Jamie is going to be in for one hard dose of reality when he begins watching his children’s movies on live television.
We have all his programming stored on DVR. So every time a commercial pops up he let’s the keeper of the remote know this is not acceptable.
If we don’t address this crisis in the first few seconds that it comes to our attention he’ll start repeating the names of the characters from whatever children’s movie he’s watching. Sometimes these are on in the background for mom and dad, while we get more done around the house, so we’re not always there to address each emergency—though they are regularly brought to our attention.
Most of the time for me, a movie for Jamie means I’m trying to get something done. This is partly because I’m a parent and an occupied kid means a crack at the to-do-list. It is also partly because dad is already living his hard reality. I’ve got the same disdain for some of these movies that Jamie has for the commercials that interrupt them.
Let’s just say that these animated children’s movies are not my genre of choice. I’m working on being more open to them however, given the circumstances.
I can’t pinpoint exactly what it is that I found disagreeable with this genre. Maybe it’s just that some of the stories feel a little too simplified. With animated musicals such as Frozen or Aladdin, it’s because they advance the plot with song and no human living outside of this genre does that. The tendency to randomly break into song is probably an indicator for some kind of mental health disorder. I’m not sure that’s something we should be exposing our children to, especially at an impressionable age.
Given a choice, I’d much rather watch a comedy, drama or documentary. It is pretty rare these days that I am given that choice, however—at least until Jamie goes to bed.
My feelings for Frozen have already been well documented. Every time I talk with an adult who admits they have never seen the tale of these two princesses, I am immediately overwhelmed with jealousy. Then I wonder what other children’s movies they have not seen, and my jealousy continues to grow.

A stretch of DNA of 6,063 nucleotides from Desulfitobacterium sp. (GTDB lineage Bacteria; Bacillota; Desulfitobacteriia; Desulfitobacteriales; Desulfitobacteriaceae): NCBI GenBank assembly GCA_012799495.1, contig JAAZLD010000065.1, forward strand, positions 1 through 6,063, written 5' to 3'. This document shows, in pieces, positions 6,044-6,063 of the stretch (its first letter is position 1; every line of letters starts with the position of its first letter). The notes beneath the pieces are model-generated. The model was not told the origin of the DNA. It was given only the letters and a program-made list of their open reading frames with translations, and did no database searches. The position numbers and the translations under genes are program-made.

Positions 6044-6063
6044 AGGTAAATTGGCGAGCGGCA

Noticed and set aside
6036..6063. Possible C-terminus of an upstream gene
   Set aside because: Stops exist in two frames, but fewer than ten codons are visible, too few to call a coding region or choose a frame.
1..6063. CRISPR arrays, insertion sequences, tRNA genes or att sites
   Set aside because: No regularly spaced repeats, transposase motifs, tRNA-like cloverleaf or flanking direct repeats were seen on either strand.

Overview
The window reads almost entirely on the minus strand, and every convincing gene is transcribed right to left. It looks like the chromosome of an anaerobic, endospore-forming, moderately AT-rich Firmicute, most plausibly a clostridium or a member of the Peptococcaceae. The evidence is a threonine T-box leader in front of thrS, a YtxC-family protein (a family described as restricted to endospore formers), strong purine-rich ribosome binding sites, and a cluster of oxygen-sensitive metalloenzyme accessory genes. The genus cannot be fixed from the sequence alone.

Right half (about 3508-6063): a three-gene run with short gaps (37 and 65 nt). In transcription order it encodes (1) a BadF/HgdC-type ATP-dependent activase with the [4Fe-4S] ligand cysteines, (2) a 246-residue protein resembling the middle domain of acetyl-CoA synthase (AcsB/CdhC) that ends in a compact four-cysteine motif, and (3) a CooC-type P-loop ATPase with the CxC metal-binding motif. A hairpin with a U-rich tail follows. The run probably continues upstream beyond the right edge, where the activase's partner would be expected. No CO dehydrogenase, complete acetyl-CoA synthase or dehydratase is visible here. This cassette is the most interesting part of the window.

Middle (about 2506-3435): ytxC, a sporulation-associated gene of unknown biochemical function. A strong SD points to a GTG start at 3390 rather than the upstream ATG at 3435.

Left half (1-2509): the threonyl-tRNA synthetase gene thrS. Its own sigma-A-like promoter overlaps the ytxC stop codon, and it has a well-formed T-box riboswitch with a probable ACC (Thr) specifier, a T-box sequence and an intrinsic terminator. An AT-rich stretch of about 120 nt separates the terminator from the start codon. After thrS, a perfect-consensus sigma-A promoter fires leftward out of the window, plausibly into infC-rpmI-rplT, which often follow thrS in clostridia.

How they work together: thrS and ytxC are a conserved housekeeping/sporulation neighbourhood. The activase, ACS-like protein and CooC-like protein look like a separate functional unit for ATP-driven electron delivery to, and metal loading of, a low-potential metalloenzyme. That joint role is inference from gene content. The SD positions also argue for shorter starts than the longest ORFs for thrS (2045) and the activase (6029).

If you want to know if someone has young children, work the phrase “Let it go” into the conversation. After seeing the movie hundreds of times, their body has been conditioned to involuntarily react. They may shudder, smile or flash their significant other a knowing look. But I promise this is a phrase that is burned into a parents’ memory forever.
Like I said, Jamie watching a movie usually means dad is getting stuff done.
But being in the same room as some of these children’s movies as they continue to play over and over can have an impact.
To be fair, a few of the movies have grown on me, such as Wreck it Ralph and Monsters Inc. The first hundred viewings I didn’t care much for them. But as they continue to play over and over and over again, I have to admit, I don’t hate them, which is the highest compliment I can pay.
I just recently watched the new Horton Hears a Who! with Jamie, and I have to admit I really liked that one. There are some great lessons and concepts engrained in that movie for a toddler. Maybe there’s hope for children’s movies yet. I can’t wait to find more movies that we both truly like.
Right now my short list of children’s movies I can stand looks like this:
- Horton Hears a Who!
- Wreck it Ralph
- Monsters Inc
*Movies on this list are subject to change based on the number of viewings and other criteria.
I won’t rush or wish away any stage of development, but I am excited about Jamie taking interest in some non-animated children’s movies eventually – something with real live actors playing real live characters and not just their voice. I know a lot of dads are eager to share Star Wars with their kids, but those movies never meant as much to me.
We’re still a few years away from being able to share The Godfather, which was one of my favorites. In the meantime, what are some of the favorite children’s movies (animated or not) for parents to share with their kids? I’d be curious to know.